Gateway Launches Expanded STEM Outreach to Students, Parents, Educators

Gateway Community and Technical College will launch a broader-than-ever STEM outreach initiative to students, parents and educators beginning Sept. 19.

STEM stands for science, technology, engineering and math. Gateways STEM initiative is designed to raise awareness among students, parents and educators of local career opportunities in STEM fields, particularly advanced manufacturing.

Unfortunately, the public often perceives manufacturing as dirty, dangerous and dead-end. Nothing could be further from the truth, said Gateway President/CEO Ed Hughes. The Gateway STEM experience will give students, their parents and their teachers a chance to interact with manufacturers and tour manufacturing facilities for an up-close look at what today's advanced manufacturing careers are really like, Hughes added.

The STEM outreach program was developed by Gateway in collaboration with Northern Kentucky public school administrators and members of the regions manufacturing community. The Cincinnati STEM Collaborative assists with funding.

STEM Days are very helpful for our students, educators and parents, said Teri Brown, director of College and Career Readiness for Kenton County Schools and a member of the STEM Days development team. So often, when students pursue a four-year degree, they begin the process unaware of opportunities available to them and how to capitalize on them. That can cost them unnecessary expense and waste their time.

The STEM Days give students a chance to learn about challenging, fun, good-paying careers right here in our area, she added. It helps them understand the options available to them to get a technical education, maybe even find a job that can finance their education, and then after they complete a credential at Gateway, move up the career ladder. They learn advanced manufacturing offers them a career, not just a job.

I hear from our teachers who have participated in STEM Days how much they have learned that they didn't know before, Brown said. Educators and parents need the information as much as our students.

That is why the 2014-15 STEM event calendar includes 12 STEM Days for students, four STEM evenings for parents and a daylong professional development STEM experience for educators.

This is the third year for the program, said Carissa Schutzman, Gateway dean of Workforce Solutions, which oversees the STEM outreach. The first year attracted about 300 students from 13 schools; last year 600 students from 18 schools visited Gateway and a manufacturing facility as part of the program.

Based on the growing interest and the very positive feedback we have had from students, we are expanding the outreach to include after-work STEM experiences for parents and professional development for teachers, Schutzman said.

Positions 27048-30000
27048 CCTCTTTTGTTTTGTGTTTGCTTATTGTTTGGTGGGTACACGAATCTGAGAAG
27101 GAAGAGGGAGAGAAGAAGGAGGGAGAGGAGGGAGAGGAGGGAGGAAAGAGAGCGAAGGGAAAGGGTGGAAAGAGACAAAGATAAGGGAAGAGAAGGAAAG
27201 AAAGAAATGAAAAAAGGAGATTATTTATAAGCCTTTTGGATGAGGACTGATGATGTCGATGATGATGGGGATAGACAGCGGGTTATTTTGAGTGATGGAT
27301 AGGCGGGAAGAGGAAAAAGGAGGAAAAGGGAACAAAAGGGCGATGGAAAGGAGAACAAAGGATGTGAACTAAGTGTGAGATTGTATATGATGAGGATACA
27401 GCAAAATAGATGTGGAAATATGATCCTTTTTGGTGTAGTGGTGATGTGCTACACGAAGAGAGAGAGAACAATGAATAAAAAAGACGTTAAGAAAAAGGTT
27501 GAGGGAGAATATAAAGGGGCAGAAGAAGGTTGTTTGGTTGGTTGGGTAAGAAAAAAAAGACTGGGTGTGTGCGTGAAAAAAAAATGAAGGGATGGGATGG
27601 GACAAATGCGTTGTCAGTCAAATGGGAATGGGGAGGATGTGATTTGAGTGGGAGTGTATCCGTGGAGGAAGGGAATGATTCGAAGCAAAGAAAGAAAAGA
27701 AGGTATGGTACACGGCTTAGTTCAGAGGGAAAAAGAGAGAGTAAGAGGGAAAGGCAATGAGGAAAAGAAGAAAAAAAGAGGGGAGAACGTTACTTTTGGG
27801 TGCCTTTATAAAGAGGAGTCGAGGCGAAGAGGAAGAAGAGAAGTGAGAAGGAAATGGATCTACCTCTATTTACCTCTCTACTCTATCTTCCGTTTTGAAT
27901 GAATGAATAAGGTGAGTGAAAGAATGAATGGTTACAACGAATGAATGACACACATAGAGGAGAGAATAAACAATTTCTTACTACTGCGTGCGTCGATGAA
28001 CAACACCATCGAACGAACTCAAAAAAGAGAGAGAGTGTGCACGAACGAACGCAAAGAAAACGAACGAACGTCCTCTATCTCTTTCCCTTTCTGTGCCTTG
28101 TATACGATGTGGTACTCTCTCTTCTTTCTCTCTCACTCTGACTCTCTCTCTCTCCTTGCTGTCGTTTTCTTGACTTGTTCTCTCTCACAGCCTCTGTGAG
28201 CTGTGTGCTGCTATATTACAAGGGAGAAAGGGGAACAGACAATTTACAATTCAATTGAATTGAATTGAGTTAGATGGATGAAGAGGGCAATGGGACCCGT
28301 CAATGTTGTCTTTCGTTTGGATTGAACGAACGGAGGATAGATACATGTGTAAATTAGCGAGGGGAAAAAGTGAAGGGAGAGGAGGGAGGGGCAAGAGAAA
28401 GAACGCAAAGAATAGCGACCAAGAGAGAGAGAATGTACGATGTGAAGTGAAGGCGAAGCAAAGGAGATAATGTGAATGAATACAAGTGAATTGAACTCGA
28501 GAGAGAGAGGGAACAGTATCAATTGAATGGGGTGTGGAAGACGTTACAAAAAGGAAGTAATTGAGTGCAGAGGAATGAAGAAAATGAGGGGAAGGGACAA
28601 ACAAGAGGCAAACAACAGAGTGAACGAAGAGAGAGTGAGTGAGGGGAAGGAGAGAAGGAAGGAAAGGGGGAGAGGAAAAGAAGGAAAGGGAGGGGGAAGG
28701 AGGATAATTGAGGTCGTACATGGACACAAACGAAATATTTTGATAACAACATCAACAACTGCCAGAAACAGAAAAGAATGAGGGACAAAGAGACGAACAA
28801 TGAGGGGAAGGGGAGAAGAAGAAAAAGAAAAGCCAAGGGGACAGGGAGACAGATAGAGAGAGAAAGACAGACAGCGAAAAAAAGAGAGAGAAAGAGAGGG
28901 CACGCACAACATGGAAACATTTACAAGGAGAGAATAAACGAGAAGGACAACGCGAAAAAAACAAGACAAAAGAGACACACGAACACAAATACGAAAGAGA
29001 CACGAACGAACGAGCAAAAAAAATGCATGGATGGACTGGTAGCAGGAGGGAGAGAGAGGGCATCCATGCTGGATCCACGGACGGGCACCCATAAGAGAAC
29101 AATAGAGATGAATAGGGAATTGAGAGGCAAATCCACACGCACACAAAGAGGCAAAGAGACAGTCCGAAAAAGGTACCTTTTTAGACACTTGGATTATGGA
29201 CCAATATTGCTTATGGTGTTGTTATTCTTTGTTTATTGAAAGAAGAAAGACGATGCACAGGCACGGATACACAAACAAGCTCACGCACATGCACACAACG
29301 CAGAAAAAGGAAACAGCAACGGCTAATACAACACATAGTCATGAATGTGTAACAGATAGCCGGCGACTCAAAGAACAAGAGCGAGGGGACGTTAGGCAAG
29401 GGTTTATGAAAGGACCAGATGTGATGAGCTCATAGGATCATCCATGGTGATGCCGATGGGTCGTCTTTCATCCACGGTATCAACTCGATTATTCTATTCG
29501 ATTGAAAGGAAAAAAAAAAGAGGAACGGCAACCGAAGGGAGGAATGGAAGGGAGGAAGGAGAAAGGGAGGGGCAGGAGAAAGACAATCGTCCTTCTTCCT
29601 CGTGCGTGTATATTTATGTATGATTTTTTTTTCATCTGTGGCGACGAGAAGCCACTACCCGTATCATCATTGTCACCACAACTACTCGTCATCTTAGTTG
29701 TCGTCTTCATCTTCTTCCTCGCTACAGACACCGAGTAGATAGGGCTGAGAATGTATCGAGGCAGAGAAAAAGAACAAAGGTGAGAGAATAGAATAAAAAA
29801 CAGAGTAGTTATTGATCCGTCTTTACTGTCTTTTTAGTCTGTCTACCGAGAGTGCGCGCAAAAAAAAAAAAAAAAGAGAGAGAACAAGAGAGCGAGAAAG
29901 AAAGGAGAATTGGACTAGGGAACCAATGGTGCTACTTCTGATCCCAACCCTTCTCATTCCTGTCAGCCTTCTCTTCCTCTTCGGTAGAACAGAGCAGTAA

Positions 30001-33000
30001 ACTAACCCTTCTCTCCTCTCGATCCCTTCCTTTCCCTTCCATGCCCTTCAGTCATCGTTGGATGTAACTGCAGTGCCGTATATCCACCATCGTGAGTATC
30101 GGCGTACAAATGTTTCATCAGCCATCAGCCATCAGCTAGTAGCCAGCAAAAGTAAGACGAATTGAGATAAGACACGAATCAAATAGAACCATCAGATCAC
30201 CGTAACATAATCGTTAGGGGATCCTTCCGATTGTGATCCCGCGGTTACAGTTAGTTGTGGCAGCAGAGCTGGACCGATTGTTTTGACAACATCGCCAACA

STEM Days bring groups of middle and high school students to Gateways Boone Campus for a half-day tour of the colleges Center for Advanced Manufacturing and a chance to participate in hands-on activities and hear about training available for six manufacturing disciplines. Then its off to a manufacturing facility to see the real-world in action.

Companies that have sponsored a STEM Day experience feature major names from around the region and the globe. They include Celanese, Ellison Surface Technologies, Emerson Industrial Automation, Fives Cincinnati, HAHN Automation, Johnson Controls, Mazak, Messier-Bugatti-Dowty, Mubea, ZF Steering and Zumbiel Packaging.

Other companies, such as Gallatin Steel, and entities like Partners for a Competitive Workforce participate in monthly meetings with Gateway and public school administrators to collaborate on the STEM recruiting initiative.

The collaboration between Gateway and the manufacturing community has made the student STEM Days a huge success in educating high school students to a variety of careers in the advanced manufacturing world, said Mike Vogt, vice president of Human Resources and General Affairs for Mazak USA. Mazak is a consistent participant in the program and provides student tours.

The students love the manufacturing tours, adds Michelle Flick, Gateways workforce transitions coordinator who also coordinates STEM Days, because they get a chance to hear from actual workers about what its like to work in a high-tech, clean, modern manufacturing environment. The students leave with a new understanding of a career option they may never have considered before.

Feedback from anonymous student evaluation surveys supports this conclusion. Touring the factory was great, wrote a Gallatin County High School participant. I got to learn about career opportunities I didn't know about before. The analysis of a Simon Kenton High School student is telling: You changed my thoughts on manufacturing as a career.

Thats the point, said President Hughes. As Northern Kentuckys only public, two-year, comprehensive community and technical college, we offer career and transfer education in advanced manufacturing, as well as other high-wage, high-demand business sectors, as part of our statutory mandate to provide workforce education and training. Yes, we want students to attend Gateway. More than that, we want students and parents to better understand the career opportunities our region has to offer.

The 2014-15 STEM Day schedule starts Sept. 19 and continues through the beginning of May on two Fridays of every month except December and January. The new parent-student events are scheduled from 4:30 to 7:30 p.m. Nov. 19, Dec. 3, March 11 and March 25. The educator professional development day is set for Oct. 22.

For more information on STEM Days and advanced manufacturing as a career, contact michelle.flick@kctcs.eduor call her at 859-815-7687.